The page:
Monday, 23 October 2017

Shetland day 8: Buffy & The Damp Pie Slayer

While we were on Unst on 4th October, news had broken of an American Buff-bellied Pipit back at Grutness on the Mainland. On the morning of the 5th, after a mooch around Hoswick, we headed there for probably the closest and most extended views of any of the rare birds seen during our nine day stay. All the while Shetland entertained us with its unfamiliar place names, and we amused ourselves with word play around them when the birding was quiet. We checked out gardens at Gardins, got Parrot Crossbills at Gott, an Otter at Gutcher and nothing at Noness.
Here's Buffy: the American Buff-bellied Pipit at Grutness...
...and here's the Damp Pie Slayer: Howard at Gott. If the marketing folks at Swarovski Optic, or indeed the Scalloway Meat Company, would like to feature this guy modelling their wares, please contact me to discuss my commission.
The Pipit was sheltering from the strong winds in the lee of a low wall against which we were leaning
'Dark legs my arse' said a gruff voice beside me. It was Bob, passing a caustic comment on the Collins Guide description of Buff-bellied Pipit in winter plumage
We enjoyed amazing views down to about six feet
The settlement of Gord, of which there were two, provided particularly good value: every time we approached we had found Gord; every time we left we had forsaken Gord. When we stumbled across the second one we concluded that Gord moved in mysterious ways, and wondered how we would break the news to the devout that there was more than one true Gord. The pun-making threatened to get out of hand at times, and the less said about the anagram competition based on the 'Cunningsburgh Rustic Bunting', the better (we failed to see that bird on three occasions).
For those who like that sort of thing, the next few photos highlight some identification features as per Van Duivendijk: grey-brown upperparts with only faint streaking...
...complete pale eye-ring, pale lore and distinct supercilium
Centre of tertials and tail-feathers very dark and contrasting with rest of upperparts
Slender, Meadow Pipit-like bill

Breast well-marked with short, well-defined streaks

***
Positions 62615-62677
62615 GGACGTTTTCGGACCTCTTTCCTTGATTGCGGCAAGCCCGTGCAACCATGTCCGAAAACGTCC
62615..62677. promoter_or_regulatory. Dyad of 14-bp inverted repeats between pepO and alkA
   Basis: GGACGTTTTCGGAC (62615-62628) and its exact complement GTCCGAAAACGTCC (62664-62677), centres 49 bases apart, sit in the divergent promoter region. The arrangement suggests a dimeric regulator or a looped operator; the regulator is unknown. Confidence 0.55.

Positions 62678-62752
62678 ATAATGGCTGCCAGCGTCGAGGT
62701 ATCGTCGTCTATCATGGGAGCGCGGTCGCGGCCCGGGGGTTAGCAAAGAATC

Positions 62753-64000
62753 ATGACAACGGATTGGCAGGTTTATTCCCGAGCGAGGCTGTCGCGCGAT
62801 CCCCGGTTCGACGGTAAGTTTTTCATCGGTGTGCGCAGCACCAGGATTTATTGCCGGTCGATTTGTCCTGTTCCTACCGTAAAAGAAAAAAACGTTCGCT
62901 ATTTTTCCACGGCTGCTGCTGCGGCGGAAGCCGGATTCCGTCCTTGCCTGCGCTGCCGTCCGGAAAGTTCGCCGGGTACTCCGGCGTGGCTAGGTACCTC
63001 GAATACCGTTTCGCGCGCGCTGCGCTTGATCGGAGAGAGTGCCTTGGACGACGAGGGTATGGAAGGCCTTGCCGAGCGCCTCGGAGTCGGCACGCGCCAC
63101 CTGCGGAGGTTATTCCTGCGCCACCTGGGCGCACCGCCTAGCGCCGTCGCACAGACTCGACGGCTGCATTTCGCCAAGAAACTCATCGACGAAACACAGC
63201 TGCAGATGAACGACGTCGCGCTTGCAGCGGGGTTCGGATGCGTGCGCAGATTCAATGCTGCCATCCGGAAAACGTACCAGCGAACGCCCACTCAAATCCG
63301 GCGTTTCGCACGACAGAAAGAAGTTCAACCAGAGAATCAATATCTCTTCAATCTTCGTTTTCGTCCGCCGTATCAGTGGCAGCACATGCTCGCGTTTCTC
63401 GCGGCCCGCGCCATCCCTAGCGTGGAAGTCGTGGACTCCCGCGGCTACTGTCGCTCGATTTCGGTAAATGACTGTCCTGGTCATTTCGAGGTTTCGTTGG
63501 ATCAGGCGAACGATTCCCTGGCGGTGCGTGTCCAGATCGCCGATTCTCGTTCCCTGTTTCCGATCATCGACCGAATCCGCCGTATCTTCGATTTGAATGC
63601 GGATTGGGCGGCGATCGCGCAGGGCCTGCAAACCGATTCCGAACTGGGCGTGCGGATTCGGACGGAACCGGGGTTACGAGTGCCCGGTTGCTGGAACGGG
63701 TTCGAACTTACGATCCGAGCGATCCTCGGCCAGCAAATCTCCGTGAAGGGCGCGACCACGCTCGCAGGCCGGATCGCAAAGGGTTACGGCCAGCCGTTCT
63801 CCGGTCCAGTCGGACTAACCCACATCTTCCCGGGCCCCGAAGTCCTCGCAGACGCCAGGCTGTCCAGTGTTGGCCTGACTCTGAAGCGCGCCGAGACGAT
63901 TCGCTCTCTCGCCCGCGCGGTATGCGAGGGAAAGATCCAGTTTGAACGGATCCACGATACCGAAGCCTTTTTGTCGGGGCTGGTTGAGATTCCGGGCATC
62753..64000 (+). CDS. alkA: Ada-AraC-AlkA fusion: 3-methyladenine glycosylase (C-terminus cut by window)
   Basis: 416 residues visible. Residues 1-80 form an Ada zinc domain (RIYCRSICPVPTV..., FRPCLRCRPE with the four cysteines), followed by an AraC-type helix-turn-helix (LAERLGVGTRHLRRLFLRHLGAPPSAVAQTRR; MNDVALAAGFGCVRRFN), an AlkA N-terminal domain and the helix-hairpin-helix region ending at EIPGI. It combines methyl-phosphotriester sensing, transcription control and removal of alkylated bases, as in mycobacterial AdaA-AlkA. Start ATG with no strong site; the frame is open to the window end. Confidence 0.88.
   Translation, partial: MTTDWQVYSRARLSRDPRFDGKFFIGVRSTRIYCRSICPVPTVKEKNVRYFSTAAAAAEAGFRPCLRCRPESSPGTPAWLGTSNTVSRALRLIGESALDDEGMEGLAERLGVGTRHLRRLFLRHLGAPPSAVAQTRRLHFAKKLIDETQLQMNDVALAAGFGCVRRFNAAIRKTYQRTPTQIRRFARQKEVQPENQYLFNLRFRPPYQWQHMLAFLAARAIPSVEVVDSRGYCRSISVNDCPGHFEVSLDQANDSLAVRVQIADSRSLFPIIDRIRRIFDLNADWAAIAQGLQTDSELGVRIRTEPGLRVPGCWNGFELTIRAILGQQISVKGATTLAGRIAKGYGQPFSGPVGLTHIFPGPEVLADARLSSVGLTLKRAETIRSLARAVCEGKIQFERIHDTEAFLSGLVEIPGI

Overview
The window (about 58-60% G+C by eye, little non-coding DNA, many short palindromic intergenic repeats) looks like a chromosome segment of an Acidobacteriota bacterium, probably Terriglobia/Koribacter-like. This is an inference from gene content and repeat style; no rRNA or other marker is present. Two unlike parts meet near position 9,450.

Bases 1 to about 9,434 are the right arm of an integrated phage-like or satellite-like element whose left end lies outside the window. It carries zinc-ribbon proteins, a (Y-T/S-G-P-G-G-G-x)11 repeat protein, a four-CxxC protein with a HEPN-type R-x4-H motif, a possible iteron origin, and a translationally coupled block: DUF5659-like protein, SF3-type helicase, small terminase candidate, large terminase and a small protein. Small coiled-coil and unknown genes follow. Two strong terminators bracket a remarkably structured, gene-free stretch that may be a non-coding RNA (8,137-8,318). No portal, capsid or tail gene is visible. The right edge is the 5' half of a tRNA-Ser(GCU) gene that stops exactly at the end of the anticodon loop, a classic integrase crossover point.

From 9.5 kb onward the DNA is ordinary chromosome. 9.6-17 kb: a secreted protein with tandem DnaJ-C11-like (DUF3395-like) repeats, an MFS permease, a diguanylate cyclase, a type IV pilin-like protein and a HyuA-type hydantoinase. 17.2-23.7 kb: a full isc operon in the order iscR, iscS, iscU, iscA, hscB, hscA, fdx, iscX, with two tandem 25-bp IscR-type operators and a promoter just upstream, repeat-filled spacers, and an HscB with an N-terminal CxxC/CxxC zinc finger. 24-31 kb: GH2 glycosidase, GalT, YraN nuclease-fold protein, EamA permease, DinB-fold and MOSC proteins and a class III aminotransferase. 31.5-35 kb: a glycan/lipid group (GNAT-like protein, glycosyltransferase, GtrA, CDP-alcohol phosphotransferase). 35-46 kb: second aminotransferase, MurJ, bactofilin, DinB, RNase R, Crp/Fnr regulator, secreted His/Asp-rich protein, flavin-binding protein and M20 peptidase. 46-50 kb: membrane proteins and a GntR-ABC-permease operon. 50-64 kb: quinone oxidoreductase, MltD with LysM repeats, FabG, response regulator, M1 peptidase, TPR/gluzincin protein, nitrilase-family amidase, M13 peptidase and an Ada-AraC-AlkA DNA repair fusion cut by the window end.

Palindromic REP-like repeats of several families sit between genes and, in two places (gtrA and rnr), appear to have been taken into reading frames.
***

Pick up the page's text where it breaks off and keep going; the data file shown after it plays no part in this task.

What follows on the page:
At a more culturally sensitive level, evocative names like Veensgarth and Halligarth were a reminder of Shetland's Old Norse heritage, while from more recent history, other road signs conjured up images of famous rarities which had graced the islands: the Levenwick Siberian Rubythroat, the Baltasound Cape May Warbler and of course the Uyaesound Siberian Thrush, co-found by my travelling companions the previous year.

One of the best birds seen in our nine day stay on Shetland

Snow Bunting at Sumburgh Head

Like the Pipit, the Bunting was being buffeted by strong winds

Snow Bunting against the dry stone walls of Sumburgh Head
After a couple of sessions watching the Buff-bellied Pipit at point blank range, we headed up to Sumburgh Head again where a Snow Bunting had been reported. A gale was seriously ruffling the feathers of this skittish bird, but we managed to photograph it from the car window. After a scan of the waders at Pool of Virkie, we ended another rewarding day with a trio of Slavonian Grebes at Boddam, home of the Pink Panther (Boddam. Boddam. Boddam, Boddam, Boddam, Boddam, Bodd-aaaaaaam-diddle-diddle-dam...).
Curlew at Sumburgh Head
Shag at Grutness
Slavonian Grebe - one of three at Boddam
The famous Sumburgh Head lighthouse


  1. love it... Can we also get in the fact that my hat was an Fair Isle Riddington please...

    1. Do the Fair Isle hat people have 'marketing folks' Howard?

  2. Replies
    1. Thanks Jonathan, was quite proud of that for its awfulness.